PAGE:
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FleishmanHillard’s secret lobby campaign for Monsanto

Multi-million lobbying spending not declared to EU transparency register

Recent evidence supports widely held suspicions that much larger sums of money are spent by corporations on lobbying than they declare in their entries to the EU Transparency Register. A report by law firm Sidley Austin, published by Bayer, revealed details of a lobbying contract between lobby firm FleishmanHillard and Monsanto, now owned by Bayer, worth €14.5 million. This is many times the lobby spending declared by both companies in the register.

During 2016 and 2017, Monsanto had hired FleishmanHillard to compile for it a vast list of Monsanto’s opponents (the ‘stakeholder lists’). This activity was part of a wider lobbying campaign to secure a new licence for glyphosate, a key ingredient of the controversial weedkiller Roundup. The murky details of this lobby campaign began to be first reported publicly in French media in May 2019. Leaked documents showed how Monsanto had paid FleishmanHillard to – potentially illegally – compile and document information on critics of their chemicals and GMOs.

The list of critics was comprehensive, containing the names of some 200 people in France, including journalists and politicians, such as the French Environment Minister at the time, Ségolène Royal. Numerous official complaints were subsequently submitted to the French authorities by individuals on the list, for instance by staff at the daily newspaper Le Monde.

FleishmanHillard, whose offices are situated next door to Bayer-Monsanto, works for various polluting industries including chemicals, gas and biotech, and for mega-investor BlackRock. While only the French file was leaked, it was clear that the full list extended to various other EU countries and the Brussels level itself.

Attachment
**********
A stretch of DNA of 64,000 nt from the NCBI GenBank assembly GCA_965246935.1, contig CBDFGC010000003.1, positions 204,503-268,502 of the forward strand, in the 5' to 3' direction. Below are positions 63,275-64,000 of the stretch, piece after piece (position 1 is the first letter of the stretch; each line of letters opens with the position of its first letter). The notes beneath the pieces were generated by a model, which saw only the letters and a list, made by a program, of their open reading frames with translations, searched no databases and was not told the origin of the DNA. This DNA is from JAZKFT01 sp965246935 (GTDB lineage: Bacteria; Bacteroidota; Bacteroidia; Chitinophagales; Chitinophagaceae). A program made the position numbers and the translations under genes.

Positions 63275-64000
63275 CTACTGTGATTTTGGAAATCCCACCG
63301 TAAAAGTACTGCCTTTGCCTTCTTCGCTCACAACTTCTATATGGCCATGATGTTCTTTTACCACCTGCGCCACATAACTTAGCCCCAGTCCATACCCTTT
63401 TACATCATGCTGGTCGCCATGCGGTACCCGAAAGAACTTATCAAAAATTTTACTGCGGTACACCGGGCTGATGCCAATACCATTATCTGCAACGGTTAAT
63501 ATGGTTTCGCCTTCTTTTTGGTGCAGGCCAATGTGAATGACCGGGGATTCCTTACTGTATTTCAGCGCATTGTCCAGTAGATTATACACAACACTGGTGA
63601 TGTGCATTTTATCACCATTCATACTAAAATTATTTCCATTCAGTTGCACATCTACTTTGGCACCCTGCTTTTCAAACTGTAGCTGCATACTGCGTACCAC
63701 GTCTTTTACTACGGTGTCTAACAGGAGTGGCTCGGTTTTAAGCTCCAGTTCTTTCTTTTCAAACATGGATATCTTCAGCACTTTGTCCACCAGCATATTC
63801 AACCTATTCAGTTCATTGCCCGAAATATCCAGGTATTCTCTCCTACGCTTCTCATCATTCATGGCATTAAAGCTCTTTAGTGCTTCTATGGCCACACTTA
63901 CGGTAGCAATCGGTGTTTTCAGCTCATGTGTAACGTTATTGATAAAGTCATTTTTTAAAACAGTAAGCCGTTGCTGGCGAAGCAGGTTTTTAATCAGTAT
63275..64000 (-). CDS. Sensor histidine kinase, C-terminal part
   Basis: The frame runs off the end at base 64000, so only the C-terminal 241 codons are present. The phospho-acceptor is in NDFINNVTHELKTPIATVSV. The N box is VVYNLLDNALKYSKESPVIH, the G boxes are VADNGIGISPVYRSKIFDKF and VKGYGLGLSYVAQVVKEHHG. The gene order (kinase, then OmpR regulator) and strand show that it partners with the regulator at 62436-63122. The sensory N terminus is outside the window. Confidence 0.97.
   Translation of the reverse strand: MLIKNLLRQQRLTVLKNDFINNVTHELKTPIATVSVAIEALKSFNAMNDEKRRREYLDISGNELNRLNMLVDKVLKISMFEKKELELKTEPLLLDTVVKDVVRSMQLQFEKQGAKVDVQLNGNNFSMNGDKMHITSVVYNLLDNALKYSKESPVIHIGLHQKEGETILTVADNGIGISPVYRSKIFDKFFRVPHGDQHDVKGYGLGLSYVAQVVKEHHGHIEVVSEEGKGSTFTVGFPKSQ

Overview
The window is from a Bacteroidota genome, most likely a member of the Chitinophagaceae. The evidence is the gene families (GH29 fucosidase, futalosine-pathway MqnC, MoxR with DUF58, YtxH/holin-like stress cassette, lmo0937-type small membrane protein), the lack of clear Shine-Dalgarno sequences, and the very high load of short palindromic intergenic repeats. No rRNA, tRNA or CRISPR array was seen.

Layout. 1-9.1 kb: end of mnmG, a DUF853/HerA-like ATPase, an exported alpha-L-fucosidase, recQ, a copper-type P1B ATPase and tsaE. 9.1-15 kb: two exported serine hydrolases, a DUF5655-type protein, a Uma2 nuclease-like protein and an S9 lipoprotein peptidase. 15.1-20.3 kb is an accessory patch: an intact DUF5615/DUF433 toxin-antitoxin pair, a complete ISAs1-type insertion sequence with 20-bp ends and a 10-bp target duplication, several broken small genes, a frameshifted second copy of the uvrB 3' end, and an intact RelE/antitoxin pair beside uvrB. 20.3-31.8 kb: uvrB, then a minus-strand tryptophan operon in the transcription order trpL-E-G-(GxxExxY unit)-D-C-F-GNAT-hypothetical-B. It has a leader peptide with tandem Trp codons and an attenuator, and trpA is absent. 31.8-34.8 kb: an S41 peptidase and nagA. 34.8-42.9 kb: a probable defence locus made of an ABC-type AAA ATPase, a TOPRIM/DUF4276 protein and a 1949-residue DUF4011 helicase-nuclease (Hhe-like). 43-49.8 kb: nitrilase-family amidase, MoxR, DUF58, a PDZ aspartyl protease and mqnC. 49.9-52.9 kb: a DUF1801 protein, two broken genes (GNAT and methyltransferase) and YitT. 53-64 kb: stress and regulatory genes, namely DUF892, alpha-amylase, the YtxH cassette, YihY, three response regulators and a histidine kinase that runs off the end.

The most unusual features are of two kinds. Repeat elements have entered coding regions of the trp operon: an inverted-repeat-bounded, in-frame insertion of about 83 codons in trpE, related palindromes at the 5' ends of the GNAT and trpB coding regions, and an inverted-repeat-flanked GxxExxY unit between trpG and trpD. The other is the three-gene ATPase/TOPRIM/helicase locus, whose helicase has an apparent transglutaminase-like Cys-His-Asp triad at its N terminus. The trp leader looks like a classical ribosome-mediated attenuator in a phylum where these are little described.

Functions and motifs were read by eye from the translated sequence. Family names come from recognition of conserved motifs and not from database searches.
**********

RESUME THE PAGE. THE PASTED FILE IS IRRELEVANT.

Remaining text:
This story resulted in more bad news for Bayer-Monsanto, following the company’s annual meeting in April 2019 where shareholders revolted, and the mindblowing fine of €1.8 billion ordered by a California jury in one of the Roundup lawsuits.

Bayer was quick to apologise, and ditched FleishmanHillard in the days that followed. Sidley Austin, a law firm located a few blocks further away in Brussels, was hired to clean up the mess. Sidley Austin itself is not registered in the transparency register, despite the fact that it is clear that numerous law firms in Brussels frequently engage in lobbying activities for corporations.

Sidley Austin contacted all the people featuring on FleishmanHillard’s list, including two of Corporate Europe Observatory’s researchers. Apart from being labeled as “influencers”, no further details were recorded in the files, according to the information disclosed to CEO by the law firm.

On 5 September 2019, Bayer published Sidley Austin’s report and announced that there was nothing illegal about the tactics deployed by Brussels lobby firm FleishmanHillard on behalf of Monsanto. The report concludes: